Frantz Fanon, Iconic psychiatrist and author of books such as “Wretched of the Earth”, wrote that “literature increasingly involves itself in its only real task, which is to get society to reflect and mediate”.
In addition, Freire’s “Pedagogy” is also the archetypal case in point of a book, which is just as relevant today as it was decades ago.
Freire was a Brazilian educator, who grew up during the poverty of the Great Depression in the 1930s and published one of his seminal works “Pedagogy of the Oppressed”, in English in 1970. Freire’s book, rooted in his experience of liberation in Brazil is equally apt in the context of the Arab Spring, and particularly after the death of Gaddafi last week.
One of Freire’s central tenets was that “education is freedom” that leads toward true liberation and that the “banking” concept of education- where students are empty vessels to be filled, acts as an instrument of oppression. He called on the cultivation of a critical consciousness (conscientizacao), enabling those to reflect upon their own reality and thereby transform it.
“How can the oppressed, as divided, unauthentic beings, participate in developing the pedagogy of their liberation” Freire asks?
It is this concept of the oppressed initiating and participating in their own liberation, as was the case in the Arab Spring, which was central to Freire’s writing.
Portions of Donna's paper were presented at APA Division 48 Invited Symposium: Israeli-Palestinian Conflict: Potential Psychological Contributions to Resolution, Reconciliation, and Peace Building (August 2011, Washington DC). The full paper online can be found at Facilitate Global.
Models of Restorative Justice for Peace-Building and Transformative Societal Change In Palestine-Israel
I come in peace with the intention of enhancing relationships, engaging in dialogue, creating alliances, building bridges and actively being a more effective agent of social change. None of that can be done by avoiding the truth. We can only move toward peace with justice if we collectively are willing to do what needs to be done. I am a third generation Lebanese/Syrian American, raised as an Orthodox Christian. Until I was 16, I thought that all Arabs were either Syrian or Lebanese and that all were Orthodox Christians. I have a strong background in the world of business. At the age of 36, I graduated from law school and practiced law for many years, mostly representing adults and juveniles accused of crimes as a public defender and as private counsel. I became a lawyer because I thought I would acquire the tools to be a more effective agent of social change. I was wrong. Thankfully, I am now retired from the practice of law. I eventually had to admit I was almost powerless over the very broken criminal (justice) system in which I found myself working.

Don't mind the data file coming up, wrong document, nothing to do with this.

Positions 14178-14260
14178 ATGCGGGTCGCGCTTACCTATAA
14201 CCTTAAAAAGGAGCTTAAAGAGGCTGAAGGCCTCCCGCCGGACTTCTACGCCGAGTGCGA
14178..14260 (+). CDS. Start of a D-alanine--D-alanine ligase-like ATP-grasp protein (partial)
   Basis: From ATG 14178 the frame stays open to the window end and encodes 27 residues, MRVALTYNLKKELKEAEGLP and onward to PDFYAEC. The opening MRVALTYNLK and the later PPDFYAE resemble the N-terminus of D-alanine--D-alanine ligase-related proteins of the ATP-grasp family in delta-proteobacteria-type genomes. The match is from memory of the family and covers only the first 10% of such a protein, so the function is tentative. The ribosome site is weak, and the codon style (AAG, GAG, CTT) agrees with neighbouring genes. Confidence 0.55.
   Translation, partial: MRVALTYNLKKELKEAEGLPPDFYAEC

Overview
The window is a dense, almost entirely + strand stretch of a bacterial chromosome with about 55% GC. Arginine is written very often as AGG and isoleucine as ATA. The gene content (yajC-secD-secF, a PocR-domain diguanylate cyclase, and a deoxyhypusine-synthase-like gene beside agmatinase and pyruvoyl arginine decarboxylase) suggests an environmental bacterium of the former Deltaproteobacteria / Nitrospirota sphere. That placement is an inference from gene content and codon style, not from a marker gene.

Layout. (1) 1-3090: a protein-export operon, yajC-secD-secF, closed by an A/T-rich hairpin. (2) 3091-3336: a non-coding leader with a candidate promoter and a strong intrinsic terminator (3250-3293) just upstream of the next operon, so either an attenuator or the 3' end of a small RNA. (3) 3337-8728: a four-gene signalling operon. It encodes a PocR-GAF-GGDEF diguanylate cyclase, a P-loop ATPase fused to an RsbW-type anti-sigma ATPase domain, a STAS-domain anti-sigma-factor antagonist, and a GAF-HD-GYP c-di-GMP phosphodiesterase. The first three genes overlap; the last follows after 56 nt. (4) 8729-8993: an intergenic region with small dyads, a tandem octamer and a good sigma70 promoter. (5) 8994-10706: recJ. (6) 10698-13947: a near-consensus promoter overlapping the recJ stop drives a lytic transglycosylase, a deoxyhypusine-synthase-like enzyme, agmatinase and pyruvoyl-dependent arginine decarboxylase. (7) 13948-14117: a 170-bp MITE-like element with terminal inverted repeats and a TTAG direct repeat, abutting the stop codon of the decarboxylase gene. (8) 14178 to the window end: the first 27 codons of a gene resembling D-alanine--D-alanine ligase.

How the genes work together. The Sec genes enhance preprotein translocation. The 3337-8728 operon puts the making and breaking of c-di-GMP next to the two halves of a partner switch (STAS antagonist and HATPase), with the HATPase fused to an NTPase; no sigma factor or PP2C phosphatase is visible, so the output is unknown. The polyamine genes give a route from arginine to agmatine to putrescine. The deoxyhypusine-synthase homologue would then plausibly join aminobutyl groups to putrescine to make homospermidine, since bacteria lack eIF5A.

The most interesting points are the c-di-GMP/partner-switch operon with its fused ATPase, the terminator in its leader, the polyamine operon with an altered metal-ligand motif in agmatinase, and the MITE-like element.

After helping to move mass quantities of human beings through the criminal system, in a small rural county in Pennsylvania, utilizing the punitive model, I discovered the concept of “restorative justice” (RJ)-- an effective and holistic alternative to the punitive system being used by people around world.
My experiences told me clearly that punishment was not effective in adjusting the behavior of the same people who kept coming through the justice system. The indigenous practices of community, healing, and reconciliation had the potential to be transformative. RJ recognizes that harm to an individual also has other layers and dimensions. Not only is the individual affected by the harm, the community, the families of the victim and offender and the offender are also affected.
This special event launched the recent publication of Peace Movements Worldwide, a three-volume anthology with chapters covering insights and action from every continent with accounts of courageous and creative actions, ranging from the personal to the global.
Saybrook professor Marc Pilisuk co-edited the volume and speakers included members of the Saybrook community: Donald Rothberg, Melissa Anderson-Hinn, Angel Ryono, Gianina Pellegrini, and moderator Bob Flax.